Chapter 5. HAProxy Configuration
This chapter explains the configuration of a basic setup that highlights the common configuration options an administrator could encounter when deploying HAProxy services for high availability environments.
HAProxy has its own set of scheduling algorithms for load balancing. These algorithms are described in Section 5.1, “HAProxy Scheduling Algorithms”.
HAProxy is configured by editing the
Load Balancer configuration using HAProxy consists of five sections for configuration:
- The proxies section, which consists of 4 subsections:
5.1. HAProxy Scheduling Algorithms
The HAProxy scheduling algorithms for load balancing can be edited in the
balance parameter in the
backend section of the
/etc/haproxy/haproxy.cfg configuration file. Note that HAProxy supports configuration with multiple back ends, and each back end can be configured with a scheduling algorithm.
- Round-Robin (
- Distributes each request sequentially around the pool of real servers. Using this algorithm, all the real servers are treated as equals without regard to capacity or load. This scheduling model resembles round-robin DNS but is more granular due to the fact that it is network-connection based and not host-based. Load Balancer round-robin scheduling also does not suffer the imbalances caused by cached DNS queries. However, in HAProxy, since configuration of server weights can be done on the fly using this scheduler, the number of active servers are limited to 4095 per back end.
- Static Round-Robin (
- Distributes each request sequentially around a pool of real servers as does Round-Robin, but does not allow configuration of server weight dynamically. However, because of the static nature of server weight, there is no limitation on the number of active servers in the back end.
- Least-Connection (
- Distributes more requests to real servers with fewer active connections. Administrators with a dynamic environment with varying session or connection lengths may find this scheduler a better fit for their environments. It is also ideal for an environment where a group of servers have different capacities, as administrators can adjust weight on the fly using this scheduler.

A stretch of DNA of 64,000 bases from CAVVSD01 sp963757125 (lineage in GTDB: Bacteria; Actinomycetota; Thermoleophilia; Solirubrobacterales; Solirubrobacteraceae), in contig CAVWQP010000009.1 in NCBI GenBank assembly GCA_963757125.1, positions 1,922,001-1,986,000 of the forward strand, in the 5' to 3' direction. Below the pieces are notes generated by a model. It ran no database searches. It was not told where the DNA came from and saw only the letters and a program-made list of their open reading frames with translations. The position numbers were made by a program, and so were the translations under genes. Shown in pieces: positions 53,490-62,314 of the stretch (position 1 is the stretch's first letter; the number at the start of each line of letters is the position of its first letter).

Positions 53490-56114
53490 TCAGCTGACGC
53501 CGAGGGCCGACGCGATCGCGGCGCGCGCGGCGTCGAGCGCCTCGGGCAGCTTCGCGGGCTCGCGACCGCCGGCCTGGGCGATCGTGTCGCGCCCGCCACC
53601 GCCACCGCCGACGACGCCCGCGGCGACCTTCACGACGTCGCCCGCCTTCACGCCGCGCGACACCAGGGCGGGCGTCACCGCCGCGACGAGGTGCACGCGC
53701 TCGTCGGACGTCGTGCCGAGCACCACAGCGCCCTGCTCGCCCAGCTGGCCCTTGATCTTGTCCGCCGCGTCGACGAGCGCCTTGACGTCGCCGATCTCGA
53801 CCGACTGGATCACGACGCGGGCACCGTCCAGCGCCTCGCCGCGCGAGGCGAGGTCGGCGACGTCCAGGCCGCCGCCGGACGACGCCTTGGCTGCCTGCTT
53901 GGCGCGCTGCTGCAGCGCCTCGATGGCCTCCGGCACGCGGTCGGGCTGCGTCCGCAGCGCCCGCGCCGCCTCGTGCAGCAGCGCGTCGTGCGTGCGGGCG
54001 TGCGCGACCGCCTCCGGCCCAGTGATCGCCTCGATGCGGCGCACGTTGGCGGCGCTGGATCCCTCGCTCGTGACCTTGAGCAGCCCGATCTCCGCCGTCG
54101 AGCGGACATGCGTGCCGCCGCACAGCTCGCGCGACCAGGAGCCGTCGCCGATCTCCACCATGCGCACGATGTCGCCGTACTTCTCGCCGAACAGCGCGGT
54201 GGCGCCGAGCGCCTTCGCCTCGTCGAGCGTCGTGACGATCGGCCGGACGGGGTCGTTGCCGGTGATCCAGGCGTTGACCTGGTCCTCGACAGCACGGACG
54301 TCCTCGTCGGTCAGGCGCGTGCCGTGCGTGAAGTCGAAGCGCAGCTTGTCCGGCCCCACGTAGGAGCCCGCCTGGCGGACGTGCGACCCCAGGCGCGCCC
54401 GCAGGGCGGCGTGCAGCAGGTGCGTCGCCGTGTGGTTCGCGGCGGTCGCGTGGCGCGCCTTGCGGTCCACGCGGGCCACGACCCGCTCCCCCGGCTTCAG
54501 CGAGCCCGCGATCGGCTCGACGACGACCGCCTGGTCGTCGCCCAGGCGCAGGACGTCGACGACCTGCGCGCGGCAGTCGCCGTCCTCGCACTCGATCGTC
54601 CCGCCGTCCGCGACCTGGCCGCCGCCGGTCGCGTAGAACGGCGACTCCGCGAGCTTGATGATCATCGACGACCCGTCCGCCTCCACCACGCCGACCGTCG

- Source (
- Distributes requests to servers by hashing requesting source IP address and dividing by the weight of all the running servers to determine which server will get the request. In a scenario where all servers are running, the source IP request will be consistently served by the same real server. If there is a change in the number or weight of the running servers, the session may be moved to another server because the hash/weight result has changed.
- URI (
- Distributes requests to servers by hashing the entire URI (or a configurable portion of a URI) and divides by the weight of all the running servers to determine which server will the request. In a scenario where all active servers are running, the destination IP request will be consistently served by the same real server. This scheduler can be further configured by the length of characters at the start of a directory part of a URI to compute the hash result and the depth of directories in a URI (designated by forward slashes in the URI) to compute the hash result.
- URL Parameter (
- Distributes requests to servers by looking up a particular parameter string in a source URL request and performing a hash calculation divided by the weight of all running servers. If the parameter is missing from the URL, the scheduler defaults to Round-robin scheduling. Modifiers may be used based on POST parameters as well as wait limits based on the number of maximum octets an administrator assigns to the weight for a certain parameter before computing the hash result.
- Header Name (
- Distributes requests to servers by checking a particular header name in each source HTTP request and performing a hash calculation divided by the weight of all running servers. If the header is absent, the scheduler defaults to Round-robin scheduling.
- RDP Cookie (
- Distributes requests to servers by looking up the RDP cookie for every TCP request and performing a hash calculation divided by the weight of all running servers. If the header is absent, the scheduler defaults to Round-robin scheduling. This method is ideal for persistence as it maintains session integrity.